XenData specializes in digital archiving solutions. The company recently collaborated with Qualstar, launching a turnkey data storage solutions that runs XenData software on Qualstar’s BQ Series Video Archive Systems.
I started in the data storage industry 20 years ago, as did Mark Broadbent – the other XenData co-founder. Our focus has always been on bringing leading edge archival solutions to market. Back in the 1990’s we addressed optical disk based solutions but today optical storage does not provide sufficient capacity or level of performance when compared to magnetic disks and data tape.
Can you talk a little bit about founding XenData? For instance, what need did you perceive in the industry that lead you to start it?
We founded XenData in late 2001 and saw an opportunity for a new breed of digital archive systems based on data tape and RAID; it just needed the right software. Data tapes, such as LTO, are ideal for long-term archiving of video files: they are robust, extremely reliable and have an archival lifetime of over 30 years. Whereas, RAID provides short access times which complements the characteristics of tape.
Our emphasis was always on both high performance and the use of IT standards. We realized that the use of standards is vital for long-term archives. For example, without a standards-based approach to recording video files to data tape, the user is trapped into maintaining the storage management software for decades. XenData software writes to data tape using the POSIX tar format which means that video files can be restored from data tapes using many types of third party software including Windows Services for UNIX, native Linux and UNIX operating systems.
XenData archiving software has strong built-in data protection as it creates multiple instances of each video file. When a file is archived, it is first written to RAID and is then immediately put in a queue to be written to one or more LTO data tapes. Most of our customers configure XenData software to write each file to two data tapes and, in this case, the system automatically creates a replica copy tape for offsite retention and disaster recovery purposes.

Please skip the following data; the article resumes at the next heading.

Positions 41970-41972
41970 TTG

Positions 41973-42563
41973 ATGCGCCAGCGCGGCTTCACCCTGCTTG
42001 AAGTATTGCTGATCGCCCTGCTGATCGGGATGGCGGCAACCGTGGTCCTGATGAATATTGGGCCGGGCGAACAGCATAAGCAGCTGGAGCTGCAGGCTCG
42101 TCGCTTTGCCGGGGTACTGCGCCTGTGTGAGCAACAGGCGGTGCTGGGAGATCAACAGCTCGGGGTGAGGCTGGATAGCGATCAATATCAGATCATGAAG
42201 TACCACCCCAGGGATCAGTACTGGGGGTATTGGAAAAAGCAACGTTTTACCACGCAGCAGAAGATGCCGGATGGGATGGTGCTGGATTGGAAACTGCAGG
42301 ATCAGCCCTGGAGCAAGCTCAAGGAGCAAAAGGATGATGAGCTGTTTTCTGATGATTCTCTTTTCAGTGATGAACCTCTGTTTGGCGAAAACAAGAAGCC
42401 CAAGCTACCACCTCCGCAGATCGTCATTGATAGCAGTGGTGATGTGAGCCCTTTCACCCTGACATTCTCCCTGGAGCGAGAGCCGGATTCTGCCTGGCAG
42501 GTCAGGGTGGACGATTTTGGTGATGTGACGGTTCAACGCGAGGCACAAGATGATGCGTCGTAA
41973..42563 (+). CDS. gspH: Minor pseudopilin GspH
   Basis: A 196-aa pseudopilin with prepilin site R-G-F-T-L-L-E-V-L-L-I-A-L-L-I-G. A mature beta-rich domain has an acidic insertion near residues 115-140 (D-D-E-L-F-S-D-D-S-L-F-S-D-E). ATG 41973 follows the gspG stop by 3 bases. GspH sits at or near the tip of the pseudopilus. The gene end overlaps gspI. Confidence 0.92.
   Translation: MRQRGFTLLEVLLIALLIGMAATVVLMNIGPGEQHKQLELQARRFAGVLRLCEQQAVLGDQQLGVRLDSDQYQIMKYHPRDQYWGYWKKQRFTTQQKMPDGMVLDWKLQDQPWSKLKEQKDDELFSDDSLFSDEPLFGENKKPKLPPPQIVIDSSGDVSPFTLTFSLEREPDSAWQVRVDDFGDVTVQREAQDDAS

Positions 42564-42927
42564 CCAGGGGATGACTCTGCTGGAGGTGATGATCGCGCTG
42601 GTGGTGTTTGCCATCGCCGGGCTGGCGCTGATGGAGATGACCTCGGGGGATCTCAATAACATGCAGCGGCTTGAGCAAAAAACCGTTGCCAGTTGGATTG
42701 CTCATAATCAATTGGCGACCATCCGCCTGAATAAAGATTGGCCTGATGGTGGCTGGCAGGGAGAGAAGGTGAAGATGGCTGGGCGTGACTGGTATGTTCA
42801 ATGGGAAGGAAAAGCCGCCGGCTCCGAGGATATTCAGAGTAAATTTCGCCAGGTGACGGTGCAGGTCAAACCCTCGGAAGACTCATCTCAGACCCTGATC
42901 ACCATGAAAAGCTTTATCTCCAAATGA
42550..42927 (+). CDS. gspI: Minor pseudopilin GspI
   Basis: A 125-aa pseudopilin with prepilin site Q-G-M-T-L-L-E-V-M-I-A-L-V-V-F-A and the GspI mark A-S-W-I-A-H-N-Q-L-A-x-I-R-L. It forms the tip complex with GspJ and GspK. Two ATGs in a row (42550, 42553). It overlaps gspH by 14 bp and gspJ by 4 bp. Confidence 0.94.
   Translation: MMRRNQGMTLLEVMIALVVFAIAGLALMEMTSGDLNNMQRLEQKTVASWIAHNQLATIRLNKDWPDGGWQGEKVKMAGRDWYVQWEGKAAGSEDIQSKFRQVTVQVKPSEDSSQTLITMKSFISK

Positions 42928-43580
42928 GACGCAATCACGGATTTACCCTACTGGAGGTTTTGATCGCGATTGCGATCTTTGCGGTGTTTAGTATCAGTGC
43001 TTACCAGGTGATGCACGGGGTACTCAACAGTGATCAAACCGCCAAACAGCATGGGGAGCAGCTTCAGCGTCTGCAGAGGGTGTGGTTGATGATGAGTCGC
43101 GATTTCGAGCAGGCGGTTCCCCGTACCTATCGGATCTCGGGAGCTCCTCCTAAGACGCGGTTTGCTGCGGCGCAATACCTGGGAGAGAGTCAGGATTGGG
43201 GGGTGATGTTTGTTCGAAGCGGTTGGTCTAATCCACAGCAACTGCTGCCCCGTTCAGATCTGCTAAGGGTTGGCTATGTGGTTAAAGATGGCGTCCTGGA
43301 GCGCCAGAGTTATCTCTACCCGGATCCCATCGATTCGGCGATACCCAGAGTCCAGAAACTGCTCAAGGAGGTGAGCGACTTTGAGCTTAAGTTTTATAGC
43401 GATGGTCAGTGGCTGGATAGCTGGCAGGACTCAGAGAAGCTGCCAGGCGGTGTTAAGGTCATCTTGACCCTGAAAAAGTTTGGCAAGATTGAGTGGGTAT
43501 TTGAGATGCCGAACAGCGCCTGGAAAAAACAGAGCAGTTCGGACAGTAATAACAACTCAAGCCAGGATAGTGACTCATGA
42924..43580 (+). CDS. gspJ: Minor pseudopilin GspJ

Turning to your second question, the archive is accessed as a standard file system. Our design approach is to emulate a file system on magnetic disk. This means that files are written to and restored from a standard network share using standard CIFS/SMB or FTP network protocols. The benefit of this approach is that other standards based software can work with the archive without need for modification or use of APIs.
Are your systems geared more towards large-scale archiving? Or can they be tailored for smaller studios as well?
We cover a wide range of digital video archiving needs from those of a large broadcaster with over 100,000 hours of video to those of a smaller studio. For the most demanding applications, we have a solution that runs on multiple servers for high overall data throughput. However, most of our sales are for archives that run on a single Windows server and manage a single LTO tape library.
Do you find the demand for lower-cost archiving has grown? If so, did that have to do with your partnership with Qualstar?
A key goals for me is to make digital video archives more affordable, easier to implement and easier to use. We have certainly seen a strong increase in the demand for lower cost digital archives, especially over the last twelve months. This ties in with the Qualstar-XenData initiative whereby Qualstar ships its archive servers pre-loaded with XenData software and fully tested with the accompanying LTO tape library. XenData than provides web training and advice on configuring archive policies. This all goes to reducing costs for the user.
Can you tell us anything about the company’s next steps?
We continue to focus on developing compelling data storage solutions and plan to continue our trend of making digital video archiving easier ‘ easier on the check book as well as operationally!
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